a microcosm for both the best and worst of Smith’s writing tendencies.

On the best front, as his films often show, Smith is one of
the best writers of dialogue in recent film history. Chapter 3 in particularly
is captivating and it’s all due to the dialogue scenes, first between Batman
and Gordon and then the big extended verbal confrontation between Batman and
Joker. The conversations feel important on a character level and each has their
own dramatic tension. It really is excellent writing.

On the flip side Smith has a tendency to wallow in bathroom
humor and vulgarity. We see that in his films; and while sometimes it works (I
would still to this day consider Clerks one
of the 10 best films of the 90s), other times it does not and comes across as
jarring and excessive to the point that it derails the entire story (The finale
of Clerks 2 being the most obvious
example in his films; although I HATED his Spider-man/Black Cat limited series
a few years back for the same reasons). In this story it’s not nearly as bad as
those other two examples in that it never derails the story because it is used
in minor asides and not major plot points; but it is present throughout and in
every case it’s jarring because it’s not adding anything to the story; it’s
just showing the Smith is too big a writer for DC editorial to reign in and
edit. If anything it’s similar to Dogma,
which as a film has a strong story and good dialogue about interesting issues,
but would be a stronger film with a few less forays into bathroom humor. Smith
has fairly intense Batman crime noir story here: he doesn’t need to have Joker
offering gay sex to Cacophony, Zsasz cutting his own penis with a knife and
Joker telling Batman he saw his testicles because none of these things further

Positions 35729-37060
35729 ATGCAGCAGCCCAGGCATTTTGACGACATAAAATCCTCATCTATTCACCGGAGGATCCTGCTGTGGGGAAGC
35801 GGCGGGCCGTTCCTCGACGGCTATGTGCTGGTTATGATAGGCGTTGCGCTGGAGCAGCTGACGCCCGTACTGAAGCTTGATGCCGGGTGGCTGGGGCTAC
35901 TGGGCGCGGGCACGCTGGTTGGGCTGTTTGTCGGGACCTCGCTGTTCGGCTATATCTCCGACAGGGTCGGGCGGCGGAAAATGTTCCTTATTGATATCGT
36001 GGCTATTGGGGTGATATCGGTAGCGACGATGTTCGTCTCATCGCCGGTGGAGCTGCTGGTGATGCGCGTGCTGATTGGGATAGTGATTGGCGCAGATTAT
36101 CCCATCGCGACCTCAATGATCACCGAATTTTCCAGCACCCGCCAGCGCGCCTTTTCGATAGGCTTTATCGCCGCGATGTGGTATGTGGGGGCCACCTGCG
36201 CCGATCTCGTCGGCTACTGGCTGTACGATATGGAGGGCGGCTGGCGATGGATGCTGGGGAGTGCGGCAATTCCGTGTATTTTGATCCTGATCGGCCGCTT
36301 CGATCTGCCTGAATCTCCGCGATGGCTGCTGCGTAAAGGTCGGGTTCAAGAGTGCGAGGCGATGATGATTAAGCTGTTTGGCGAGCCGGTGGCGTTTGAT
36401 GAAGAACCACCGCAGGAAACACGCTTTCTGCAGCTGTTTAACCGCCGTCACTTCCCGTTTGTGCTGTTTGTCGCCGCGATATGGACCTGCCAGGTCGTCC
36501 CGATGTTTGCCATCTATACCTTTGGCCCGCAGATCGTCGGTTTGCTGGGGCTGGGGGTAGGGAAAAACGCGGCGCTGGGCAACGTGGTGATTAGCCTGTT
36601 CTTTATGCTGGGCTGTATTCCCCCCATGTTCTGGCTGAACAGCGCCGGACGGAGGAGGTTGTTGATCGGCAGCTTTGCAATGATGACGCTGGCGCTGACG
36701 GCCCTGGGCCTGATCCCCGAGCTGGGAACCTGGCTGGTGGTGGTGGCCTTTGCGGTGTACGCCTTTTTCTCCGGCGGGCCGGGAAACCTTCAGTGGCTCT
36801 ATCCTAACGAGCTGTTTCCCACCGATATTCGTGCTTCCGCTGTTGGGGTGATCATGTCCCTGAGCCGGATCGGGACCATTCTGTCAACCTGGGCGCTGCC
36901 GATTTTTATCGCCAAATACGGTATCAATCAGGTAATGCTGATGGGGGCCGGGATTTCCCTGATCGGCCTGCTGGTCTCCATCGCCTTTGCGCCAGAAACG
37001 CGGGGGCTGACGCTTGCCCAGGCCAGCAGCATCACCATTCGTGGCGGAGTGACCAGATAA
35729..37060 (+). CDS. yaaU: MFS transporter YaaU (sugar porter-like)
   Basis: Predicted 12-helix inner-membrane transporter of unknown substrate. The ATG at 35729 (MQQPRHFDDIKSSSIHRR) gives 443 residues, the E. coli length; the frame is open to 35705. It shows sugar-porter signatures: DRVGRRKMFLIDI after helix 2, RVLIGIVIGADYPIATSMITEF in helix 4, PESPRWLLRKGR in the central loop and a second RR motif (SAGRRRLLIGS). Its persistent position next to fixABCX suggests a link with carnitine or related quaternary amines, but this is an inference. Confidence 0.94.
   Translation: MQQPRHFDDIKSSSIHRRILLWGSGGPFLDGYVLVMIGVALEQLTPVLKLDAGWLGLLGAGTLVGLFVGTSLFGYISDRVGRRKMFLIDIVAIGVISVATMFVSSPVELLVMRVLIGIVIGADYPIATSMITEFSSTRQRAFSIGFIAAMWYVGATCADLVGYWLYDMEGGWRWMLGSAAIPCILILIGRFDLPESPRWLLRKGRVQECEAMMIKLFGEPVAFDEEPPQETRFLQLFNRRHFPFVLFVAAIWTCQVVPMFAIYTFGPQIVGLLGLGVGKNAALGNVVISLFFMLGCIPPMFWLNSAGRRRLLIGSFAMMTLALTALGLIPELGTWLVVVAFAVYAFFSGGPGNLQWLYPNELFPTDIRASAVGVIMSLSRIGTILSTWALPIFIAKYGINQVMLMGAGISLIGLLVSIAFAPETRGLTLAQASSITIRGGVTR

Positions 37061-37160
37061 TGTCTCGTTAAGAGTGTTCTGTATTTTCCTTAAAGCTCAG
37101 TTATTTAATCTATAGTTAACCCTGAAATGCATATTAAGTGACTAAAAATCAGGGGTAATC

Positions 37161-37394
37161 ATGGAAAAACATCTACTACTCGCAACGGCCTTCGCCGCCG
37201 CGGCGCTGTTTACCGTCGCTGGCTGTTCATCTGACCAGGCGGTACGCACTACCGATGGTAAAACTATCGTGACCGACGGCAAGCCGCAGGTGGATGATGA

the story or the characters in any way; and plenty of other writers, who don’t
have Smith’s pedigree, have managed to tell Batman-Joker stories for years
without resorting to cheap and tawdry writing.

As far as the art, I like what Flanagan does here a lot. I
again go to chapter three, and for as great as the dialogue scenes in the
finale are, those scenes are preceded by a hell of a fight scene on the roof in
the rain with some big shocking moments and his art is a big reason the scene
works as well as it does. He also gets some nice facial shots, particularly on
Joker, for the conversation between Joker and Batman that closes the story.

I will say Cacophony is not much of a villain conceptually.
His shtick of imitating sound effects is more odd than interesting; although
this is mitigated by even Batman noting the Gotham
villains are “running out of gimmicks and kinks” when he first meets him. We
also don’t really get an explanation of why he is such an adept fighter: he
wounds Batman in every fight they have, and practically kills both Joker and
Deadshot with little difficulty. These aren’t major criticisms because if this
was a start of a longer run on the title for Smith, I’d say this is a good way
to introduce a new major villain if you were setting up to answer those
questions over time; but for a three issue limited series it feels unresolved.
I will add I like the finale that shows he is a family man when he isn’t being
a super villain as that is not something we see very often. 

One other observation that Batman saving the Joker even
after he kills middle school students in this story makes clear is how much
comics in general have let their heroes creep ever more hardcore over moral
lines. Batman is such an icon in pop culture that his no killing code has
become untouchable, whereas less popular characters aren’t so lucky. So that
while 20 years ago Batman was the darkest of DC’s major heroes, now characters
like Aquaman and Wonder Woman (who no casual follower of superheroes would
consider darker than Batman) are much more ruthless than he is: they both
casually stab people with tridents and swords now and have no problem letting
enemies die. My point with this paragraph isn’t to criticize Smith’s story,
just to point out what I think is a fairly damning trend in 21st
century comics overall.


Grade A-. Yea,
there are some unnecessary moments but the core story is well told in both writing
and art. You have four villains working at cross-purposes with clearly defined
motivations leading to a finale that feels high stakes to the hero on a
personal level. If you are someone who only reads Batman occasionally this is a
fine self-contained story featuring him and his greatest foe, making it an easy
trade to recommend.